What Do the Financial Problems of Tesla’s CEO Mean For the Company?

“About four months ago, I ran out of cash,” wrote Tesla Motors CEO Elon Musk in a court filing dated February 23, reports VentureBeat. According to documents filed in his divorce case, from ex-wife Justine Musk, he reportedly made $9,551,753 in 2008 and an average of $17.2 million a year from 2005 to 2008. His ex-wife is “seeking a sizable chunk of Musk’s holdings” and is asking the court to nullify her post-nuptial agreement with Musk, which she signed in March 2000.

Tesla is paying Musk to use his private airplane for company trips, according to an IPO filing with the Securities & Exchange Commission (SEC) dated January 29, 2010. An amended IPO filing on March 29 includes justification for paying for Musk to use his own jet. The filing justifies reimbursing Musk by stating that he needs to travel frequently, and commercial flights are not always available. The filing also states that Musk  is reimbursed for less than half the operating costs of the jet, and only takes a $1 salary. The company paid $250,000 in 2009 and $110,000 in this year’s first quarter for Musk to use his “private airplane.”

The March 29 filing states that during the first five years of Tesla’s existence, Musk “fully paid for these expenses himself at a cumulative cost in excess of $1 million and has not sought reimbursement.” Tesla’s board members approved paying part of the operating expenses for Musk’s plane “staring in mid-2009” after the Blackstar investment. The reason given is that “Daimler required that he commit considerable additional time to Tesla for an extended period.”

In an amended May 27 IPO filing, Tesla again defends paying for Musk to fly his own jet:

By paying only the variable expenses of Mr. Musk’s private airplane, consistent with the reimbursement policy in place, we will recognize a cost saving as compared to the customary practice for an initial public offering road show, in which an issuer charters a private airplane and pays a much higher rate that implicitly includes the fixed costs as well.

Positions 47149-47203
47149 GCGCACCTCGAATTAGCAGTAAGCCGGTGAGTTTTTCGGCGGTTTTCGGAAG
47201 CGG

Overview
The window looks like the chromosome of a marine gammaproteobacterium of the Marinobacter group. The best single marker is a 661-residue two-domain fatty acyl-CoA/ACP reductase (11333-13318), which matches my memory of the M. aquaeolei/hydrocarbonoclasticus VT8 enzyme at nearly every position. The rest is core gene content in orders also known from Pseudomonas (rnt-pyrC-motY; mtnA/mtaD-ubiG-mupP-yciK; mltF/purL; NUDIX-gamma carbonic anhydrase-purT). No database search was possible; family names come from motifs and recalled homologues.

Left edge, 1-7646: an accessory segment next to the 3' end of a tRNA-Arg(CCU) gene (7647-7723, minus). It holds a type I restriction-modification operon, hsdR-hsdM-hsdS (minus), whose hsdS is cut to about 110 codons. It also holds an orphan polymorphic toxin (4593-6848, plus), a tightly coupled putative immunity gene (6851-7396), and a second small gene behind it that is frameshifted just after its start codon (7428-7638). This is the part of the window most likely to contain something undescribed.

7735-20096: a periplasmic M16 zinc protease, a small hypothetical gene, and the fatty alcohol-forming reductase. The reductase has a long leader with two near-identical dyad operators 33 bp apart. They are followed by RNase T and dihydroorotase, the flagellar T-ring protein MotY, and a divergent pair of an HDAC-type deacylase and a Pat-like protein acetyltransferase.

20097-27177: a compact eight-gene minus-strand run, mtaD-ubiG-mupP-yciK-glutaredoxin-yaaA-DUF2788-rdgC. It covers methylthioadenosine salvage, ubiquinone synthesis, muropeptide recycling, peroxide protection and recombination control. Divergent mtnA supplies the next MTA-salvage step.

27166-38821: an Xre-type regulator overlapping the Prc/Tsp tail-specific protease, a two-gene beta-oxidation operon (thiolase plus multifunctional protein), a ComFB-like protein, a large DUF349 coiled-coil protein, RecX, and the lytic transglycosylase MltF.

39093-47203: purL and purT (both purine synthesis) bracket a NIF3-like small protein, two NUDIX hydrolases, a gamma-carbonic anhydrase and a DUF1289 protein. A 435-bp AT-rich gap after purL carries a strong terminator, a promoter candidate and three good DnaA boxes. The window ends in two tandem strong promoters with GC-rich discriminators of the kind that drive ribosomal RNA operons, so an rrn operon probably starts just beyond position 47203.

The problem for Tesla is that Musk “ is the lead investor and chief product architect, as well as CEO,” as VentureBeat puts it. Musk still owns about a third of the company, some 81 million shares out of approximately 250 million. Based on Tesla’s filing on January 29, the company “incurred a net loss of approximately $55.7 million for the year ended December 31, 2009 and have incurred net losses of approximately $260.7 million from our inception through December 31, 2009.” The company believes, according to the filing, that it will “continue to incur operating and net losses each quarter until at least the time we begin significant deliveries of the Model S, which is not expected to occur until 2012, or possibly later.” However, Tesla admits that even if it is able to “successfully develop the Model S, there can be no assurance that it will be commercially successful.”

VentureBeat reports that the company “burned through $37 million in cash in the last three months of 2009,” based on Tesla’s May 27 filing. Venture Beat also reports that “Tesla slowed this burn rate in the first quarter of 2010 to $8.4 million, but only by drawing down part of a $465 million loan from the DOE, while reporting a net loss of $29.5 million.” However, VentureBeat points out that Toyota agreed to buy $50 million worth of shares “at the time of Tesla’s initial public offering,” but the company does not yet  “have access to that promised cash, and must pay $42 million to buy the NUMMI plant in Fremont, California, from a Toyota-General Motors joint venture.”

Will Musk’s financial problems affect Tesla? What do you think?

Gina-Marie Cheeseman

Gina-Marie is a freelance writer and journalist armed with a degree in journalism, and a passion for social justice, including the environment and sustainability. She writes for various websites, and has made the 75+ Environmentalists to Follow list by Mashable.com.